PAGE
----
Graduating from a prestigious, small, liberal arts university, I thought I did everything right. I was involved in clubs and organizations. I had an internship every summer. I even received collegiate and national awards based on my achievements.
I even had a job lined up before graduation. And this was 2008, six months after the “official” recession started in December 2007.
At 22, my work life was looking awesome.
Fast forward to now: I’ve bounced around different agencies, held a number of odd jobs to make a living, and found refuge the past three years teaching marketing to high school students. But I’m leaving the teaching world in Charlotte and diving back into the marketing industry in my hometown, the Steel City, Pittsburgh.
At age 30. The Dirty 30s!
My experience with the marketing industry and AdLand has been one of love and hate. Being the geek that I am, I love the theory and purpose of marketing: to educate and persuade consumers to buy the goods and services brands provide in order to improve their quality of life. What’s better than that?
And yet, there are many hoops and ladders people need to jump through and climb in order to just do their jobs. Or, in my case, to find a new one. The teaching profession is a noble one, indeed. Yet the ignoble process in education overshadows the deeds of those brave and undervalued souls. Therefore, I anxiously await my return to AdLand.
As a now 30-year-old black marketing professional, I don’t see the world as embracing and “disruptive” as I once did. Yes, if every brand was looking for disruptive marketers, then that would really defeat the purpose. Right? Or, if I thought that marketing executives were truly trying to diversify their ranks, I would be a ready and wanted professional. Oh, how humbling the real world can be!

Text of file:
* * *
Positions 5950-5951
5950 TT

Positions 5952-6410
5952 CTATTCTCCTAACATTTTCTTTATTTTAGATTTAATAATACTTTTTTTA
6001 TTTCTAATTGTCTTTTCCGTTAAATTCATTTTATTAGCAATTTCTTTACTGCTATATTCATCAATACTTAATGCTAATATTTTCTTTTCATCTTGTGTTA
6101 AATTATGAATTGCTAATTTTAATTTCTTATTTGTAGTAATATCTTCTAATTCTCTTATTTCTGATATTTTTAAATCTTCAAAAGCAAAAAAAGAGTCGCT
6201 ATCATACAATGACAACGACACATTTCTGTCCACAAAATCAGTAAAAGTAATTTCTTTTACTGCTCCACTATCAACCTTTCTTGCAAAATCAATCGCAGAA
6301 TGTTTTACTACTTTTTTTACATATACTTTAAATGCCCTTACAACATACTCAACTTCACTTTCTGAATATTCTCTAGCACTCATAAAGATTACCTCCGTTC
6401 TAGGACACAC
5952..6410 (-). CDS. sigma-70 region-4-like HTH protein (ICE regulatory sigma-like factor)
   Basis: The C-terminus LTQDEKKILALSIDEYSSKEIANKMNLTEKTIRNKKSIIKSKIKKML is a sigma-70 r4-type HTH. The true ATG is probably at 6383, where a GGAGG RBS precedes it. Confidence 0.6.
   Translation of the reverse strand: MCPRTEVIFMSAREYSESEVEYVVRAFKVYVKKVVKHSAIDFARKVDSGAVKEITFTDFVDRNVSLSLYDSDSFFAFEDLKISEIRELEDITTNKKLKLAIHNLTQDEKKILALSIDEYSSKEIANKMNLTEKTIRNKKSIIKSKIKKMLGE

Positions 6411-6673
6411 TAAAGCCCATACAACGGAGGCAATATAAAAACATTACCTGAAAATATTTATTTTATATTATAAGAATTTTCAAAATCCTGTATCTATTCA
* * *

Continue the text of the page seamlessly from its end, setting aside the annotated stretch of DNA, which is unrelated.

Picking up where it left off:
But I hold the belief that those people who hire the up-and-coming marketing professionals must understand that the incoming class operates differently. Marketing operates differently. I, for one, am part of the older section of the infamous Millennial generation. Like a Millennial, yes, I love collaboration. Yes, I thoroughly enjoy independent thinking. However, I am far from lazy. And no, I don’t need you to pat me on the back when I succeed, nor do I expect a raise in pay when I do well. Perhaps it’s my Pittsburgh, blue-collar roots; I expect to do well, so I don’t require praise when “well” happens.
So then, at 30, my work life still looks awesome.
What are my goals? The marketing industry needs help. I plan on finding a position that will allow me to advocate for the marketing industry and implement marketing activities that will showcase marketing and advertising in the positive light it deserves. Based off my experiences, that may sound naïve. Hey, I still have time to dream. Plus, like Kurt Vonnegut said, it’s those dreamers who “seemed to have all the bright ideas.” Hopefully then, in years to come, I can say that my dreaming didn’t disappoint.
So it goes.
Dwayne W. Waite Jr. is partner and principal at JDW: The Charlotte Agency, a marketing and advertising shop in Charlotte, NC. He enjoys consumer behavior, economics, and football.